The European Union has agreed a plan to strengthen the defence and security roles of the bloc that could see it sending swift response forces to foreign countries for the first time. The EU is said to be considering strategies to act without US support.
The 16-page defence plan — agreed at a meeting in Brussels on Monday (14 November) — is envisaged to provide greater coordination in certain areas by sending its forces to stabilise a crisis before the EU-led UN peacekeepers can take over.
It also seeks to provide naval efforts to reduce refugee flows, and defence spending and research by EU nations on items like drones and helicopters, EU foreign policy chief Federica Mogherini said.
However, the intention of this proposal is not to compete with the Nato, or create a European army or a military headquarters, she said. The organisation would rather work to boost the alliance with Nato, she added.
She also stressed that Donald Trump's surprise victory in the US presidential elections on 9 November did not stimulate this plan and that the EU defence and security ministers had considered it even before his win.
The Republican had criticised the bloc for its poor defence spending and had suggested during his campaign in July that with him as president, the US may not come to the aid of a Nato ally under attack.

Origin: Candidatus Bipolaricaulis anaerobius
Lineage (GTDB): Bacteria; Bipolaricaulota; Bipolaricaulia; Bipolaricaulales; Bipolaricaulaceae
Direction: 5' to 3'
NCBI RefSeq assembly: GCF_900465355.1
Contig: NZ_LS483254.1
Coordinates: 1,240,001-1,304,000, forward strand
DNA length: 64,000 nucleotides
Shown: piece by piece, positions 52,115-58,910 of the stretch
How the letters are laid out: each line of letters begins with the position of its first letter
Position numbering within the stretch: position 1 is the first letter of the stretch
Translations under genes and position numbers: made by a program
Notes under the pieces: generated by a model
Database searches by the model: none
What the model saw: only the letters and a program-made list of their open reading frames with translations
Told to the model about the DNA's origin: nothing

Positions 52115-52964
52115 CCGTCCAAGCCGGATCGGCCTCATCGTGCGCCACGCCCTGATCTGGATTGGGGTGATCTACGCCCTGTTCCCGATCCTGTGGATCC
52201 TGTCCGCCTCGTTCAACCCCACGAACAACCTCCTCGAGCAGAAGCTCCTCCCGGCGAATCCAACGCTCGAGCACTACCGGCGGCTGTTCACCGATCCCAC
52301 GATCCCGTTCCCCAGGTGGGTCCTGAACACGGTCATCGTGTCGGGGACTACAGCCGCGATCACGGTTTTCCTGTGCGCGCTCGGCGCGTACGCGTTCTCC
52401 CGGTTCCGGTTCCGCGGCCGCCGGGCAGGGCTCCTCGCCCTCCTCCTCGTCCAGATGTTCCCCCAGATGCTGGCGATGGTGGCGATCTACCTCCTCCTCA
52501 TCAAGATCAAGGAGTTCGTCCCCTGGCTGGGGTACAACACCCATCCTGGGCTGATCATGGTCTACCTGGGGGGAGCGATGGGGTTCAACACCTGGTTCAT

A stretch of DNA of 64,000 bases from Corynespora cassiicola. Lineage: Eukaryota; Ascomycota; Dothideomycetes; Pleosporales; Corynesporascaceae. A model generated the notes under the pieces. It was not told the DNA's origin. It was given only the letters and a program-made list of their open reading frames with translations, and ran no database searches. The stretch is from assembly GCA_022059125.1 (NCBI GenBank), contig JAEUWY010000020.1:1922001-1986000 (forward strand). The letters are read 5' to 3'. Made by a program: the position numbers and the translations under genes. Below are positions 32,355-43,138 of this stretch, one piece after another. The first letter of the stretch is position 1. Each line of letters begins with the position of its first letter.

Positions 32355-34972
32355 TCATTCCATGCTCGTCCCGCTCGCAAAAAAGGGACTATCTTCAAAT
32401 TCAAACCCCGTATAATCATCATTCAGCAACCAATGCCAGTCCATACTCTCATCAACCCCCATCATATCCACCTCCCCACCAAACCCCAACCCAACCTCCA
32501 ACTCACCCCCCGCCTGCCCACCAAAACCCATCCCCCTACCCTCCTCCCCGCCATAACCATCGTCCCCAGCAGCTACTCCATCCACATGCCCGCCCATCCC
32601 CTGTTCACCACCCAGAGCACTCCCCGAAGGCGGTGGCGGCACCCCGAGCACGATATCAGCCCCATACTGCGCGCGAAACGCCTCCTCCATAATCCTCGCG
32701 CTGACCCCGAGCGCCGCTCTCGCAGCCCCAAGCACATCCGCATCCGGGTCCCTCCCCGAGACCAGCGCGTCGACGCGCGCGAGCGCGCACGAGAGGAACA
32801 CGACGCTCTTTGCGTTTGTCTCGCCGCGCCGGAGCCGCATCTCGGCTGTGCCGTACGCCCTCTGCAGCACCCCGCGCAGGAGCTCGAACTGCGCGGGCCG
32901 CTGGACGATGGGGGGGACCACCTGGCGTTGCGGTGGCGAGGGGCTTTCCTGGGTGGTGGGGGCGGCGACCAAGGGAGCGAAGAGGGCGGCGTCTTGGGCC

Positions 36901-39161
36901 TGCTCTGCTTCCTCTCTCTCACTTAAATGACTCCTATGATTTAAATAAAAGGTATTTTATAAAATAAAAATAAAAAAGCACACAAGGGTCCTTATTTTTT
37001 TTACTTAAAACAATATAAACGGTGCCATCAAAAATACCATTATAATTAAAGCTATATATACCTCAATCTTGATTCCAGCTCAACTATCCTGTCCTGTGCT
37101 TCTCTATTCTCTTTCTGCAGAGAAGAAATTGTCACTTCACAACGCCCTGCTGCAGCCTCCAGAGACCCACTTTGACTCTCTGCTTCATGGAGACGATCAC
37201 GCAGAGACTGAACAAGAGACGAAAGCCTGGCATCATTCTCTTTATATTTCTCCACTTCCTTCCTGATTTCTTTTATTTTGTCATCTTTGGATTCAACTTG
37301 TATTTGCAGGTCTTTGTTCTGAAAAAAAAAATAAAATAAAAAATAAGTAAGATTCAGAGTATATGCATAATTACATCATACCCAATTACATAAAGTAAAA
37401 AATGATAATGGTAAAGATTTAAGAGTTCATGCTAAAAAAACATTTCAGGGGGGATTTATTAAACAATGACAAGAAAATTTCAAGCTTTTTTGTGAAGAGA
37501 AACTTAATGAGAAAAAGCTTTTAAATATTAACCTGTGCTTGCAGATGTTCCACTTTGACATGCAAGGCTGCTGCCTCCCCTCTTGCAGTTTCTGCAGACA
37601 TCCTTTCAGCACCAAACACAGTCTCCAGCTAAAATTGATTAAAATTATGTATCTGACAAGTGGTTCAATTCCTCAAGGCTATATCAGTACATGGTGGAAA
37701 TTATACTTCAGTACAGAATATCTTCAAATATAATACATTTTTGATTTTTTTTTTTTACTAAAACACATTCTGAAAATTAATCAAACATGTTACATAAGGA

"This is a qualitative leap in the European Union's security and defence," BBC cited Mogherini as saying.
French Defence Minister Jean-Yves Le Drian said: "Europe needs to be able to act for its own security."
The aim of the plan was to ensure the safety of both the EU and its citizens at home and abroad, Mogherini added. There has been support from governments on using so-called EU battle groups of 1,500 forces, which have been operational since 2007 but was never used, she added.
"Clearly it is a message for all of to see how we can increase and improve our coordination," Reuters quoted Sweden's Foreign minister Margot Wallstrom as saying, referring to Trump's campaign comments, although Sweden is not a member of the Nato alliance.
British Defence Secretary Michael Fallon said: "Rather than dreaming of a European army, the best approach to the Trump presidency is for European countries to step up their own defence spending."
The EU's defence spending is reported to be at an all-time low in some parts of western Europe since the end of the Cold War.